A new nonenzymatic method and device to obtain a fat tissue derivative highly enriched in pericyte-like elements by mild mechanical forces from human lipoaspirates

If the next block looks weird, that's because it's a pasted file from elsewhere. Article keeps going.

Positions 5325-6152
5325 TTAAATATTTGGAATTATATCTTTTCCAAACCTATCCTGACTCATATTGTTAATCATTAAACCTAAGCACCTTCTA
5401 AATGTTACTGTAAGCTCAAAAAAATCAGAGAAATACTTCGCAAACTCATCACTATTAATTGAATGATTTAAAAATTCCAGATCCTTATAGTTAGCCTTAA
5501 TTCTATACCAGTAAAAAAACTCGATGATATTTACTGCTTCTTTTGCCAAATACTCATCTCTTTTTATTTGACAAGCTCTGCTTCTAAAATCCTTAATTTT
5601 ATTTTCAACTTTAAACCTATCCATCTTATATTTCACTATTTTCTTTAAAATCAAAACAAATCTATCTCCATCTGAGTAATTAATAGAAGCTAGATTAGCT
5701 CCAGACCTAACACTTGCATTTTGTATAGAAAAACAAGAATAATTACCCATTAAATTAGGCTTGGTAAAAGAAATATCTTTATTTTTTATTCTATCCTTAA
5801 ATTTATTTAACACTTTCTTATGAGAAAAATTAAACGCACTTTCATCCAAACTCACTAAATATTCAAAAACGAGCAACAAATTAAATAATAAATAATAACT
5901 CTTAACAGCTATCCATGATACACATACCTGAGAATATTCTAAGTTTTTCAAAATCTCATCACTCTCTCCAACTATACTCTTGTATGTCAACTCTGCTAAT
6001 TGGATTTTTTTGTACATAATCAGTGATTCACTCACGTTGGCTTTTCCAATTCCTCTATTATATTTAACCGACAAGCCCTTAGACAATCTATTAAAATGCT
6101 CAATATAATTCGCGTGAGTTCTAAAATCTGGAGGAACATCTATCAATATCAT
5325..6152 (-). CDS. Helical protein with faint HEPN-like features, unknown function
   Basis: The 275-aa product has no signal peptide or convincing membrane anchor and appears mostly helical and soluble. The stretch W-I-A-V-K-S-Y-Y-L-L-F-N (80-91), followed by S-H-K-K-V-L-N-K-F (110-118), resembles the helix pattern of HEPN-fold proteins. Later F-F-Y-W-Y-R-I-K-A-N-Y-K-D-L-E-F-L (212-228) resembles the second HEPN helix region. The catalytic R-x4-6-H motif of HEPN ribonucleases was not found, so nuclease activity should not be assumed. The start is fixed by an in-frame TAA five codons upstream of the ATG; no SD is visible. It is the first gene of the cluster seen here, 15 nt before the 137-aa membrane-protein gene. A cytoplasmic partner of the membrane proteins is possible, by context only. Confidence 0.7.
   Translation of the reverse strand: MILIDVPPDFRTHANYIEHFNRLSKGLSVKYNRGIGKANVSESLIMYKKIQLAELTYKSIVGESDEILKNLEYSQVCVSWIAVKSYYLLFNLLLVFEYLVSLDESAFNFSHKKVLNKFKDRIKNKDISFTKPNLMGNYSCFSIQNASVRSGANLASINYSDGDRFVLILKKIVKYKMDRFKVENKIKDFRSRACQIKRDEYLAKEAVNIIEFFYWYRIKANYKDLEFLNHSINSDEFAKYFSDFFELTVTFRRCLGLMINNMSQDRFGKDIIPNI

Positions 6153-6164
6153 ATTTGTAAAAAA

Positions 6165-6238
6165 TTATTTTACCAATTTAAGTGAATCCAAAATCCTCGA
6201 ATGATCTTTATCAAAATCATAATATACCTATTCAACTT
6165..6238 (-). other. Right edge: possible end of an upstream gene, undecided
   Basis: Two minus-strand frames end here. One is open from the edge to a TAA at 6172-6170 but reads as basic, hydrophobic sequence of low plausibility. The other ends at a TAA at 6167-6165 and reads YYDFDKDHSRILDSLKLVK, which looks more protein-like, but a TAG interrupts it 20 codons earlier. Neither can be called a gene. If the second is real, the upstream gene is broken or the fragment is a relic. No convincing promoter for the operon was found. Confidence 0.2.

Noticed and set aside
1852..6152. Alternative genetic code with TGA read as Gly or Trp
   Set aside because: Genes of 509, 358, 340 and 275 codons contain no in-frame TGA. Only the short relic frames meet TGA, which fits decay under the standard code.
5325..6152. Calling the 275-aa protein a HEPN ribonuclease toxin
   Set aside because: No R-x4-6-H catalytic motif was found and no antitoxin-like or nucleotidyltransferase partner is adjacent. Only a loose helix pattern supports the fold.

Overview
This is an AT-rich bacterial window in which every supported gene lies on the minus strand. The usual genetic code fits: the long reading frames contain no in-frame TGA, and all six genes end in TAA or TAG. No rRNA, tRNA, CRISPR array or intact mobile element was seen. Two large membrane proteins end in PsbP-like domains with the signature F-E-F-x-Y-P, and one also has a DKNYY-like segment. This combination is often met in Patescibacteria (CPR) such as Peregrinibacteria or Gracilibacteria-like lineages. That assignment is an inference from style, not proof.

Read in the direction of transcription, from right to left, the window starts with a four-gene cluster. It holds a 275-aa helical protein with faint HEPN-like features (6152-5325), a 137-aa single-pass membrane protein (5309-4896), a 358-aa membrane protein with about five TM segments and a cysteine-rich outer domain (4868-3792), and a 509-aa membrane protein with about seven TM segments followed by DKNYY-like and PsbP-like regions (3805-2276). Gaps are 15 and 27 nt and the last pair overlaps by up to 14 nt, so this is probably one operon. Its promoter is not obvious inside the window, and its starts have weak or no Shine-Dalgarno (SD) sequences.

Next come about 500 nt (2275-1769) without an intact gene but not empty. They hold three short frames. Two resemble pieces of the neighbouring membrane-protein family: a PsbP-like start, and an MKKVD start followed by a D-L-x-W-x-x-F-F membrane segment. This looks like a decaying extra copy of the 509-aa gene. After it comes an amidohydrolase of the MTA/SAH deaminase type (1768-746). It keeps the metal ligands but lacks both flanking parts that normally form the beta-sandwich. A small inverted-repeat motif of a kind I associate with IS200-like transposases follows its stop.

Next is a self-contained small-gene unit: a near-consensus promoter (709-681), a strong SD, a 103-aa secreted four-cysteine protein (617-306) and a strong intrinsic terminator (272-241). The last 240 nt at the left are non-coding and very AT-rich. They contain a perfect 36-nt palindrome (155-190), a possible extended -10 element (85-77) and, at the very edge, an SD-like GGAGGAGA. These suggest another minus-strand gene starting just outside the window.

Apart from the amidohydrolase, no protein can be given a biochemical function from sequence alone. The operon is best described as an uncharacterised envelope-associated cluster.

Adipose tissue contains multi-potent elements with phenotypic and gene expression profiles similar to human mesenchymal stem cells (hMSCs) and pericytes. The chance of clinical translation of the multilineage potential of these cells is delayed by the poor/negligible cell survival within cryopreserved lipoaspirates, the difficulty of ex vivo expansion, and the complexity of current Good Manufacturing Practice (cGMP) requirements for expanded cells. Hence, availability of a minimally manipulated, autologous, hMSC/pericyte-enriched fat product would have remarkable biomedical and clinical relevance. Here, we present an innovative system, named Lipogems, providing a nonexpanded, ready-to-use fat product. The system uses mild mechanical forces in a completely closed system, avoiding enzymes, additives, and other manipulations. Differently from unprocessed lipoaspirate, the nonexpanded Lipogems product encompasses a remarkably preserved vascular stroma with slit-like capillaries wedged between adipocytes and stromal stalks containing vascular channels with evident lumina. Immunohistochemistry revealed that Lipogems stromal vascular tissue included abundant cells with pericyte/hMSC identity. Flow cytometry analysis of nonexpanded, collagenase-treated Lipogems product showed that it was comprised with a significantly higher percentage of mature pericytes and hMSCs, and lower amount of hematopoietic elements, than enzymatically digested lipoaspirates. Differently from the lipoaspirate, the distinctive traits of freshly isolated Lipogems product were not altered by cryopreservation. Noteworthy, the features of fresh product were retained in the Lipogems product obtained from human cadavers, paving the way to an off-the-shelf strategy for reconstructive procedures and regenerative medicine. When placed in tissue culture medium, the Lipogems product yielded a highly homogeneous adipose tissue-derived hMSC population, exhibiting features of hMSCs isolated from other sources, including the classical commitment to osteogenic, chondrogenic, and adipogenic lineages. Moreover, the transcription of vasculogenic genes in Lipogems-derived adipose tissue hMSCs was enhanced at a significantly greater extent by a mixture of natural provasculogenic molecules, when compared to hMSCs isolated from enzymatically digested lipoaspirates.